Hi Casaba (@potyka_csaba),

You could use the following equations to create the desired load profiles.

Load1: **F1*((t-1)*(t>1)-2*(t-2)*(t>2))*(t<3)** //where F1 is the magnitude of load 1

Load2: **F2*(t-3)*(t>3)** //where F2 is the magnitude of load 2

The resulting load profiles are shown in the image below.

However, I’m not sure what the purpose of time step 3 is, as this is the same load case at time step 1. If time step 3 is not required you can save computation time by using the following equations.

Load1: **F1*((t-1)*(t>1)-2*(t*(t-2)*(t>2))**

Load2: **F2*(t-2)*(t>2)**

Correction

As @potyka_csaba points out below Load1 should have been:

Load1: **F1*((t-1)*(t>1)-2*(t-2)*(t>2))**

This eliminates the time step between the two load peaks as shown in the image below.

You can plot the difference between two load cases using the **Python Calculator** in ParaView. In the **expression** field you can use an equation like this:

**inputs[1].PointData[“von_Mises_stress_(signed)”]-inputs[0].PointData[“von_Mises_stress_(signed)”]**

where:

input[0] = bolt pretension only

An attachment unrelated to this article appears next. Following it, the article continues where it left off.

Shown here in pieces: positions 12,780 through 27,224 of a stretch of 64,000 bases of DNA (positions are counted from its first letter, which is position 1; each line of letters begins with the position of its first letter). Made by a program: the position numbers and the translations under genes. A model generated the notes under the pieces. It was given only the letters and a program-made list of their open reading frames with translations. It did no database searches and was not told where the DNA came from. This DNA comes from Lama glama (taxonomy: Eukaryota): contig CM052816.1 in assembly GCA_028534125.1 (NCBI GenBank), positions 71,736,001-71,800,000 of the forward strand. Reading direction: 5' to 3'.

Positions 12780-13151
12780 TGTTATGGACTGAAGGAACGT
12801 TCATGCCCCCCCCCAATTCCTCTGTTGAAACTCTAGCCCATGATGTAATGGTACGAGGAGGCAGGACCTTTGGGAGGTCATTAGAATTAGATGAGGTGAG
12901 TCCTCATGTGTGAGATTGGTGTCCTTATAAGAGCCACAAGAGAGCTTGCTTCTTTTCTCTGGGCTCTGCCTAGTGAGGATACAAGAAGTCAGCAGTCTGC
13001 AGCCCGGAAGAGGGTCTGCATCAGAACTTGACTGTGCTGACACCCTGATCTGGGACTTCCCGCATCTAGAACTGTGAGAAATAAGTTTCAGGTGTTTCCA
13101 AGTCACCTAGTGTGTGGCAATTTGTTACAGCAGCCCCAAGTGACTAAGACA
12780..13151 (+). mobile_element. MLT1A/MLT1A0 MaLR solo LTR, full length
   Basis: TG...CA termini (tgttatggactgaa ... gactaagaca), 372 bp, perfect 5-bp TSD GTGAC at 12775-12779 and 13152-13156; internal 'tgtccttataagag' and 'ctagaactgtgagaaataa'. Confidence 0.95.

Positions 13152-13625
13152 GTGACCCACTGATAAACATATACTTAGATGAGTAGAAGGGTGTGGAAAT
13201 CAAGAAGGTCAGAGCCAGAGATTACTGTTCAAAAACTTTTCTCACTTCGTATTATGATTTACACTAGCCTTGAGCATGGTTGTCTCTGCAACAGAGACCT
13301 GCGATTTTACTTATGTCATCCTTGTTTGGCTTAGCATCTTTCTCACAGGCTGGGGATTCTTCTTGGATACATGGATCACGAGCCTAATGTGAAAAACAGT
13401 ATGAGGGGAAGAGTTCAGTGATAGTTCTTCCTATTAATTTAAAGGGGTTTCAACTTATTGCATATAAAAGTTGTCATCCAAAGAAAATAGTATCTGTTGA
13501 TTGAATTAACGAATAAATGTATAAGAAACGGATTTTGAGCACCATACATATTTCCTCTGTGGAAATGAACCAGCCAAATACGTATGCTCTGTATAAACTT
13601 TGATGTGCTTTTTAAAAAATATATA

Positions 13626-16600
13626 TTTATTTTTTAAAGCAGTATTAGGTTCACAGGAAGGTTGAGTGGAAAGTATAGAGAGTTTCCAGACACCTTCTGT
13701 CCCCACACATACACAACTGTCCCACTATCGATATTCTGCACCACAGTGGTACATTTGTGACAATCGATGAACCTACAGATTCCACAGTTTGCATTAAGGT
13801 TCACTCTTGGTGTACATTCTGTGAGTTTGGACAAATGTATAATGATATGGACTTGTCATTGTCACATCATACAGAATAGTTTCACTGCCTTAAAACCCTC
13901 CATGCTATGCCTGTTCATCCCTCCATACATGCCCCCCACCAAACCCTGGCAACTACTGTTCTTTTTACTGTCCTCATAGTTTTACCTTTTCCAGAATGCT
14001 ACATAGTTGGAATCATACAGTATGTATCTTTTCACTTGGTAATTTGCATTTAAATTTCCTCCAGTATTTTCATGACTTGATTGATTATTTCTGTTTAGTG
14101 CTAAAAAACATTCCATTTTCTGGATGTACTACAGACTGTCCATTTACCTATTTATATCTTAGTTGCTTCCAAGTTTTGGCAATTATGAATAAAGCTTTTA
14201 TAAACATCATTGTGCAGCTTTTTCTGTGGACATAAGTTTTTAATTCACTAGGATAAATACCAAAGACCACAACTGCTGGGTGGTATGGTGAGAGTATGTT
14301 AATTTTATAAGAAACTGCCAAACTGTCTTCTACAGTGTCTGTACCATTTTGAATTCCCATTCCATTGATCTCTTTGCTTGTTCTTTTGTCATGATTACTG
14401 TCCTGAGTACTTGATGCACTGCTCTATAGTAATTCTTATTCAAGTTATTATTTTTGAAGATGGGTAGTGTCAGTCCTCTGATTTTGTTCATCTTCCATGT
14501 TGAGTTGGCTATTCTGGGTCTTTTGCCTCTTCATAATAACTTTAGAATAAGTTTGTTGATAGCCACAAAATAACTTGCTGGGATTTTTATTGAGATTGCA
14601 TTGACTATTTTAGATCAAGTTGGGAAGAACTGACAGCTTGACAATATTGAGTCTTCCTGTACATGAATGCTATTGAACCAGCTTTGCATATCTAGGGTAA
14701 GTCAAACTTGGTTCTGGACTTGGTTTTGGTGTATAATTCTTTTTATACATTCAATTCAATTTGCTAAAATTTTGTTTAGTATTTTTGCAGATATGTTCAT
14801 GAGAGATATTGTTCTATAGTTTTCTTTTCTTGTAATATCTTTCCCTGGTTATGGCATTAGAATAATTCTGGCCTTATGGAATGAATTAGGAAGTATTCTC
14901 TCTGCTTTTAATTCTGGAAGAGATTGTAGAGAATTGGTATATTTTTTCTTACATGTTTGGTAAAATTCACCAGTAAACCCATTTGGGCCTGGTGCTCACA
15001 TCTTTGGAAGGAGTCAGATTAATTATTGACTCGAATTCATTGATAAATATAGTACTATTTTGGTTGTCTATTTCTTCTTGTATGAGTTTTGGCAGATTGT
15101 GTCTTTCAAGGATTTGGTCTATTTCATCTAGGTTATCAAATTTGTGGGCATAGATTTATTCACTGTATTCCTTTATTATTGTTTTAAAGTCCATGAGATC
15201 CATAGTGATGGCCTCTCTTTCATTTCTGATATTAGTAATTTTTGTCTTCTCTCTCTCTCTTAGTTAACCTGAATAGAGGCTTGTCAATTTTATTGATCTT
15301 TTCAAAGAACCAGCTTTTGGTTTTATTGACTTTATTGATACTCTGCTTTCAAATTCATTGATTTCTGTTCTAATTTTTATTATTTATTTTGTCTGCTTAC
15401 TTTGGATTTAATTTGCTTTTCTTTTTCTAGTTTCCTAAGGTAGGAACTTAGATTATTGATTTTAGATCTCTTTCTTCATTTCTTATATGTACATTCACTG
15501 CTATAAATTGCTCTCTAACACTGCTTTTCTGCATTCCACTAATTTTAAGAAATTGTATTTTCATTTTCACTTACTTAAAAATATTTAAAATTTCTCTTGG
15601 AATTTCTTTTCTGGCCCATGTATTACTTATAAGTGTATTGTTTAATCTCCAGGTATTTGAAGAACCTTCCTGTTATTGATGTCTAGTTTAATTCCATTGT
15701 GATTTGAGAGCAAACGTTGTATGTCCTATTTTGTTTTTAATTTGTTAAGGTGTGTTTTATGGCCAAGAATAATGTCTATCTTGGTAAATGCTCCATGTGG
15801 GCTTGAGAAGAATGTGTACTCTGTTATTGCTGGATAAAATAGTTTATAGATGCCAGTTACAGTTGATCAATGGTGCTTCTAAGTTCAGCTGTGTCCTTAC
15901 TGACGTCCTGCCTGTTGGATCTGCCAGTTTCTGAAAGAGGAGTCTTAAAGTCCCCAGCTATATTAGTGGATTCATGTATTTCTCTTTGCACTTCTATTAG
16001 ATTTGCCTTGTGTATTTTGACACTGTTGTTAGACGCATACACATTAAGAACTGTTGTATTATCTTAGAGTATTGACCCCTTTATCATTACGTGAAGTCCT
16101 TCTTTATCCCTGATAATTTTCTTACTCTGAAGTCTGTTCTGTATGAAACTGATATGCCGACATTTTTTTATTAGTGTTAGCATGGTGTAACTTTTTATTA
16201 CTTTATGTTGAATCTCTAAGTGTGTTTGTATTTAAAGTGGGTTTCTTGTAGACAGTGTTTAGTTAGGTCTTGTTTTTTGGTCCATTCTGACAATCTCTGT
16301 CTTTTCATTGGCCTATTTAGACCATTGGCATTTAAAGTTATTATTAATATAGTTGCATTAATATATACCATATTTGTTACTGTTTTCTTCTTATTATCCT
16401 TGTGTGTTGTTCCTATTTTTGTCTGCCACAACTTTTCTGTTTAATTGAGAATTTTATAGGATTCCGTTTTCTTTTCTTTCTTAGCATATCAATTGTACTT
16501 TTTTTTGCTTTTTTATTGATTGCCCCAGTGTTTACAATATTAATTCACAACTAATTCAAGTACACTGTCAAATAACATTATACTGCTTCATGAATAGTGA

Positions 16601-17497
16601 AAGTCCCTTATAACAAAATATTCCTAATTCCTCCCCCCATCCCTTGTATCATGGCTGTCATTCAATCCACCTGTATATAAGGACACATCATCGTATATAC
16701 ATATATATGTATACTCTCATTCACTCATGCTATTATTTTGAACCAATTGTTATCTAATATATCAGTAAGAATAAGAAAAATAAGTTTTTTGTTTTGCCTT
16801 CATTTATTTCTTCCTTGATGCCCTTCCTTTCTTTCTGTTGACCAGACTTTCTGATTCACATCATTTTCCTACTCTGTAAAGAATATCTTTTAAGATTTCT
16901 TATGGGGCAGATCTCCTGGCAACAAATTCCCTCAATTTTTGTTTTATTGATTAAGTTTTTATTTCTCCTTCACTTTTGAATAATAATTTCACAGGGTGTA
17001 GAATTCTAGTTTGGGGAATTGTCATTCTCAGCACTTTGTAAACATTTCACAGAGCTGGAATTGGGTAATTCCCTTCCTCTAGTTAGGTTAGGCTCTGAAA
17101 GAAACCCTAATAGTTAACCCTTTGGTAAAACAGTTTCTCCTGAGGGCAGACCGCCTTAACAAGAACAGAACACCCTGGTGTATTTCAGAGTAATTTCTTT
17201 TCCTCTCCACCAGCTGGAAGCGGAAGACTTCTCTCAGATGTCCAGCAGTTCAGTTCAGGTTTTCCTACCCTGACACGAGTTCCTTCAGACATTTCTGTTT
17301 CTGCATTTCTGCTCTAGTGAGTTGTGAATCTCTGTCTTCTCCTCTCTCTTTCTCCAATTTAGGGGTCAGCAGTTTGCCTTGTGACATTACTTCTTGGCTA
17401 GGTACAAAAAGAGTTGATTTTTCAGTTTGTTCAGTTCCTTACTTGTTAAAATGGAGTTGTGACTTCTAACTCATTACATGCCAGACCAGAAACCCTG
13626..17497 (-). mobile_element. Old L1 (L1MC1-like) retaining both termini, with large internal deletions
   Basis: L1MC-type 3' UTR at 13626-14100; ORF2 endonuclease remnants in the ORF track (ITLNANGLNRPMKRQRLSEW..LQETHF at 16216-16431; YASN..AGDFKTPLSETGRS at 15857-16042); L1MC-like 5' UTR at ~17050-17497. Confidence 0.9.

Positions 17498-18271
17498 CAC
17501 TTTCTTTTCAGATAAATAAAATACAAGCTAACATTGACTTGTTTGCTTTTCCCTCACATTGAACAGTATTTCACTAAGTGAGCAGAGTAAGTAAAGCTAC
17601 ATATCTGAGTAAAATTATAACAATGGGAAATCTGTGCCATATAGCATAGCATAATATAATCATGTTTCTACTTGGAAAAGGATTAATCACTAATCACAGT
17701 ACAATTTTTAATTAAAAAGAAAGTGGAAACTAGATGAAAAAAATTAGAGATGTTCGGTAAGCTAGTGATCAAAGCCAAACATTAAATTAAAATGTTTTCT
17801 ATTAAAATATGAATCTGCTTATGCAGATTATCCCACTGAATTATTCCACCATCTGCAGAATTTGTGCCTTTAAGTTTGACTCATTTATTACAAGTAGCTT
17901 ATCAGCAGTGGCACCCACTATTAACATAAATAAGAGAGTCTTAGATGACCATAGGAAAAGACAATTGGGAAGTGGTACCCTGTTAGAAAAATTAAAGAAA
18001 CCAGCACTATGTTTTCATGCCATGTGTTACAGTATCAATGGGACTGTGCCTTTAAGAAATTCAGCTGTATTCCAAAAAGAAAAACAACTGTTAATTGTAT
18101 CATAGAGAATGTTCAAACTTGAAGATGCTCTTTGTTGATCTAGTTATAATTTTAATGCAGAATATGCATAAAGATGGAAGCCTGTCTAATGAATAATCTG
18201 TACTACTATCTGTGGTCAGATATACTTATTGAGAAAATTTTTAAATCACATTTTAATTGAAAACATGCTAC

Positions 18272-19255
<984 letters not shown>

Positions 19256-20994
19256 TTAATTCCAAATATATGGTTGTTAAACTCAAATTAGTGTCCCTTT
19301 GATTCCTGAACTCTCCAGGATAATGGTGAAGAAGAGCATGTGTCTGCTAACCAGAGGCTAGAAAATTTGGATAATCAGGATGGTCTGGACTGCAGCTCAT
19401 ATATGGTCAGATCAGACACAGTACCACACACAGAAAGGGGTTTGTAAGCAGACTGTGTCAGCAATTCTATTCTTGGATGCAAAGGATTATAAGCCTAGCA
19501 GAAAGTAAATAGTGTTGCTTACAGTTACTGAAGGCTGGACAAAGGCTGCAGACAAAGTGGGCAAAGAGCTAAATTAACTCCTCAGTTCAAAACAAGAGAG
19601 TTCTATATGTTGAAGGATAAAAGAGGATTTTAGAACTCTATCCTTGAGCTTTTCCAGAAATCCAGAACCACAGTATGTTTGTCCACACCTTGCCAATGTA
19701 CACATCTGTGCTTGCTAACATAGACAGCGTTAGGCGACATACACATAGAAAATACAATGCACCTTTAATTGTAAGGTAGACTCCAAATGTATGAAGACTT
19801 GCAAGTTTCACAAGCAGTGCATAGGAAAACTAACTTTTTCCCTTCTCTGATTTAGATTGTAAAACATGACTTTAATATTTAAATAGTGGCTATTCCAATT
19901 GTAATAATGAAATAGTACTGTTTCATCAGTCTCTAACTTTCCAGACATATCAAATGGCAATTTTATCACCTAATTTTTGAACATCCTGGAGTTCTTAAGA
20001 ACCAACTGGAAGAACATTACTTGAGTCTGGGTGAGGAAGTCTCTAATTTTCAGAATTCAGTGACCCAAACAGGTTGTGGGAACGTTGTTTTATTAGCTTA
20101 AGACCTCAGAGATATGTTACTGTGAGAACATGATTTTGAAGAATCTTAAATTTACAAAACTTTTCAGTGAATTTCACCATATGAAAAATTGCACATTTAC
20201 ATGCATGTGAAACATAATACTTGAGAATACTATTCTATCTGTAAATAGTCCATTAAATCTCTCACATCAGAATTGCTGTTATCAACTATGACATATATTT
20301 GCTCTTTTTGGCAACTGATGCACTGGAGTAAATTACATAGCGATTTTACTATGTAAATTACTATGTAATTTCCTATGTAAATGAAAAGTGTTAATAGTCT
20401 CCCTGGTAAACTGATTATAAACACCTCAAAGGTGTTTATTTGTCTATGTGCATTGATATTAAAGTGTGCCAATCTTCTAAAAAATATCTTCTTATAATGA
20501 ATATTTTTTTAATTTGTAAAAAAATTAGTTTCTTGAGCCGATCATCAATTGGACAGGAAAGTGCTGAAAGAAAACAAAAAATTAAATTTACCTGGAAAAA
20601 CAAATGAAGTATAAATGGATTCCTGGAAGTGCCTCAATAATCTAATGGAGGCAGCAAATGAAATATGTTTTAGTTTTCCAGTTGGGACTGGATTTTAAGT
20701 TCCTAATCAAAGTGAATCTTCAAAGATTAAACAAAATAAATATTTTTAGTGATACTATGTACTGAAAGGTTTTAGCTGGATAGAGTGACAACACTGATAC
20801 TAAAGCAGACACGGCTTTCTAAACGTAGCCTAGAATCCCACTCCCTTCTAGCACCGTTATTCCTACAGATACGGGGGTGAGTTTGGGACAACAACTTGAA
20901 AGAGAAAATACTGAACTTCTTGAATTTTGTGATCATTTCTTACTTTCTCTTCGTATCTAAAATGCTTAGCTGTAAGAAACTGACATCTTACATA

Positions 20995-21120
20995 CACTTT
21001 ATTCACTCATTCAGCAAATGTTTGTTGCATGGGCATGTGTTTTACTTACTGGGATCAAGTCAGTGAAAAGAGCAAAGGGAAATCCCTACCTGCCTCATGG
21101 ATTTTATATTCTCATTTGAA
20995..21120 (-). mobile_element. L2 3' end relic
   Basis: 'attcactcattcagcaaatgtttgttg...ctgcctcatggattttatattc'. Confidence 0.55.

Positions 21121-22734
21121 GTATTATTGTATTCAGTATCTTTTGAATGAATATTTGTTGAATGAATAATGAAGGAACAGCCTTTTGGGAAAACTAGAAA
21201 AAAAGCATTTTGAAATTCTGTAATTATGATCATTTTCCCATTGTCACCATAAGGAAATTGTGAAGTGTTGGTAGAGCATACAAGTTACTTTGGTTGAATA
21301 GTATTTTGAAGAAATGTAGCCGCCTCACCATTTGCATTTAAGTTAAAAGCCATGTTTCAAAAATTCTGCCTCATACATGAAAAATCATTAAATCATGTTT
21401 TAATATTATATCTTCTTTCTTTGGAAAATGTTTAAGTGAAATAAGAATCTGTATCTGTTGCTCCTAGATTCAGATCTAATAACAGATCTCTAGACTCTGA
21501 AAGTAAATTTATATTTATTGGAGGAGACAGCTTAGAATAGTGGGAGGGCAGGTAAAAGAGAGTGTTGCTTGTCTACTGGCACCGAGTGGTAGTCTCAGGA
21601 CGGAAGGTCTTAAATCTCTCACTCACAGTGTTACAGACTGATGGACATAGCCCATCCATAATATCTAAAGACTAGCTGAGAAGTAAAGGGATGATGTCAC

input[1] = load1 + bolt pretension

This will result in a plot that contains the effect of load1 only.

However, this is only valid if the direction of stress is substantially the same in both cases. This is because stress is a vector quantity and the difference should be calculated vectorially.

In theory this should be pretty straight forward. It is just a case of subtracting one Cauchy stress tensor from the other. The resulting Cauchy stress tensor can then be used to calculate the “von Mises stress difference”. This is not something that I’ve done but it is something that I’m interested in doing. If I get the time I may have a go at this over the next few days otherwise @rszoeke might be able to help out here.